Last night Nik and I came up with a tagline for Song of Roland: "Women and men who hate each other... and themselves!"
The older Coleridge became, the heavier he used opium. It was a habit he could not shake, and a never-ceasing source of misery, both physical and spiritual. His nightmares became more frequent, more severe. He felt himself approaching madness. One of his letter to Dr. James Gillman, a physician and friend, was a heart-rending plea for help in escaping from "the terror that haunts my mind." The final eighteen years of his sad, slovenly life were spent in Dr. Gillman's home, at Highgate, where his opium doses could be carefully kept to a minimum.
It was at Highgate that "Christabel" and "Kubla Khan" (the first started and the second completed back in his Stowey period) were first published. The thin volume also included his poem "Pains of Sleep," in which he speaks of waking up screaming from a "fiendish dream," weeping, wondering why such sufferings had come to him. The poem closes with these pathetic lines:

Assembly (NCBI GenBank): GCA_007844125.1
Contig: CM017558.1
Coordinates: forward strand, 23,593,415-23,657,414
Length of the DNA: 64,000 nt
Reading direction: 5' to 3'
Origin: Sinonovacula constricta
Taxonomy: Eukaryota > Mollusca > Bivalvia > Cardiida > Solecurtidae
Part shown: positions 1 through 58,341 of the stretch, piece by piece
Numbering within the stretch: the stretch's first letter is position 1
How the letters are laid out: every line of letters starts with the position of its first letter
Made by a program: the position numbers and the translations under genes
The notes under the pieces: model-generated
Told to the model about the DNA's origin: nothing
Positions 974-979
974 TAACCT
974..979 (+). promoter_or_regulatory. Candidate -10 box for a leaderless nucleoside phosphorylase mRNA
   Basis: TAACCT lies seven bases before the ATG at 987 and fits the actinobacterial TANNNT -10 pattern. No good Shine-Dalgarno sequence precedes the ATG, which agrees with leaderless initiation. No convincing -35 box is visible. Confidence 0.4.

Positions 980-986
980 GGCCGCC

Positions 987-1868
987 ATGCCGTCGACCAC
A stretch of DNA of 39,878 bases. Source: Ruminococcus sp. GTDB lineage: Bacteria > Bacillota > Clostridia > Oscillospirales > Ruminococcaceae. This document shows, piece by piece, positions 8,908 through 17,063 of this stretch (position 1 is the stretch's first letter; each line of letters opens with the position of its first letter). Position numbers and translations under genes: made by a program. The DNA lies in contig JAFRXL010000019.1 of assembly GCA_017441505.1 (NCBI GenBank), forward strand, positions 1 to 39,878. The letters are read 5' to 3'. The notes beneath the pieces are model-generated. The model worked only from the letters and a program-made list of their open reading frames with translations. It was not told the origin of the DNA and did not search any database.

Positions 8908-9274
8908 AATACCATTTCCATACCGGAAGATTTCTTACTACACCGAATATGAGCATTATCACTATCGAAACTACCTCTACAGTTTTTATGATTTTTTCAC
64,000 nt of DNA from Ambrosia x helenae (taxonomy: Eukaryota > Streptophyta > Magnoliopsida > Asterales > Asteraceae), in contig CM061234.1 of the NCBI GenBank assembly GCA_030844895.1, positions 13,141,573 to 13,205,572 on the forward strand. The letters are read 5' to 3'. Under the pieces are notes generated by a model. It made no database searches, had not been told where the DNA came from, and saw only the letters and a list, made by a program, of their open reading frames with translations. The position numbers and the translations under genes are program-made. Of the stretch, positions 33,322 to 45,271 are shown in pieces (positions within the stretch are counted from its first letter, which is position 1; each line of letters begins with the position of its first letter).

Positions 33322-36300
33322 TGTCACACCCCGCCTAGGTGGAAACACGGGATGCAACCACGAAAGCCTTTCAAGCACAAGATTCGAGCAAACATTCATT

To be beloved is all I need,
And whom I love, I love, indeed.
Martin Gardner, The Annotated Ancient Mariner
It were best, I think, to be a bryozoan. No need for motion beyond the waving of cilia, no social impulse beyond the slow assemblage of intricate patterns from one's own body, the nagging urge toward propagation of the species painlessly satisfied from time to time through budding. Kind of like the carnivorous lichen in Interstellar Pig.